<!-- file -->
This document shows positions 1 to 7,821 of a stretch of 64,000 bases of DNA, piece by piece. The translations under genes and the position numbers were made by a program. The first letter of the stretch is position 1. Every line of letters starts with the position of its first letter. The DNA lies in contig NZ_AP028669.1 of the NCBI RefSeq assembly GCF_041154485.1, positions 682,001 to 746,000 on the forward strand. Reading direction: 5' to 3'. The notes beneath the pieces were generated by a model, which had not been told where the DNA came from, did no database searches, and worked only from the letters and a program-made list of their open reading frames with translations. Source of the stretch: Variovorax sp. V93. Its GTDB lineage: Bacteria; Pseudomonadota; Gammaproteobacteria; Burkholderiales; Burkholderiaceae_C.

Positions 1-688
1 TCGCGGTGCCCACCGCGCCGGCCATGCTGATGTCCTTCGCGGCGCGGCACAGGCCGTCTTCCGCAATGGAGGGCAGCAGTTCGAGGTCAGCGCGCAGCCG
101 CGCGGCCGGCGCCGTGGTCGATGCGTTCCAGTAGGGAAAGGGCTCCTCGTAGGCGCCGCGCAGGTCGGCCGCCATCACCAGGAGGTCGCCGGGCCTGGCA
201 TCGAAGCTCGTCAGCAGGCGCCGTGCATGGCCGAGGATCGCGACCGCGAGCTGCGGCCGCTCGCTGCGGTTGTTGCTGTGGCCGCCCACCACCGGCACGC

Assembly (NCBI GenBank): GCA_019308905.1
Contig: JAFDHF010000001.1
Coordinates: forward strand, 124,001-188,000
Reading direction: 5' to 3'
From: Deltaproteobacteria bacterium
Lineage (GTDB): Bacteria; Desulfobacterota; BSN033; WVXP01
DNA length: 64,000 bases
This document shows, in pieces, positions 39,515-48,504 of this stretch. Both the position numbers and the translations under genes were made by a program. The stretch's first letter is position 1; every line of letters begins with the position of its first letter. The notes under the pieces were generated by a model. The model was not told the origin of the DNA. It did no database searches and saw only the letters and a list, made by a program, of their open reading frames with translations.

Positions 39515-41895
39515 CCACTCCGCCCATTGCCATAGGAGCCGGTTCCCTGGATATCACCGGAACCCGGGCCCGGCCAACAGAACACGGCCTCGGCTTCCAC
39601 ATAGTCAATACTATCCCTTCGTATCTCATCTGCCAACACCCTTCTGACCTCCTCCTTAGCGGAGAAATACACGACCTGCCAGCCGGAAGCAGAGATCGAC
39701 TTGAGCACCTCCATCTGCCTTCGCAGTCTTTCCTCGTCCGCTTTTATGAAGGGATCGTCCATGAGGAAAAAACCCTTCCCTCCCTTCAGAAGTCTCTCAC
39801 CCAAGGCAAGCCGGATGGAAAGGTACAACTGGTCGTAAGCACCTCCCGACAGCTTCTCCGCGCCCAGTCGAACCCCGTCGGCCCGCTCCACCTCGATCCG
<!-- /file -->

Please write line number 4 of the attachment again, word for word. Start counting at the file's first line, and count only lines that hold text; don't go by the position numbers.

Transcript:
101 CGCGGCCGGCGCCGTGGTCGATGCGTTCCAGTAGGGAAAGGGCTCCTCGTAGGCGCCGCGCAGGTCGGCCGCCATCACCAGGAGGTCGCCGGGCCTGGCA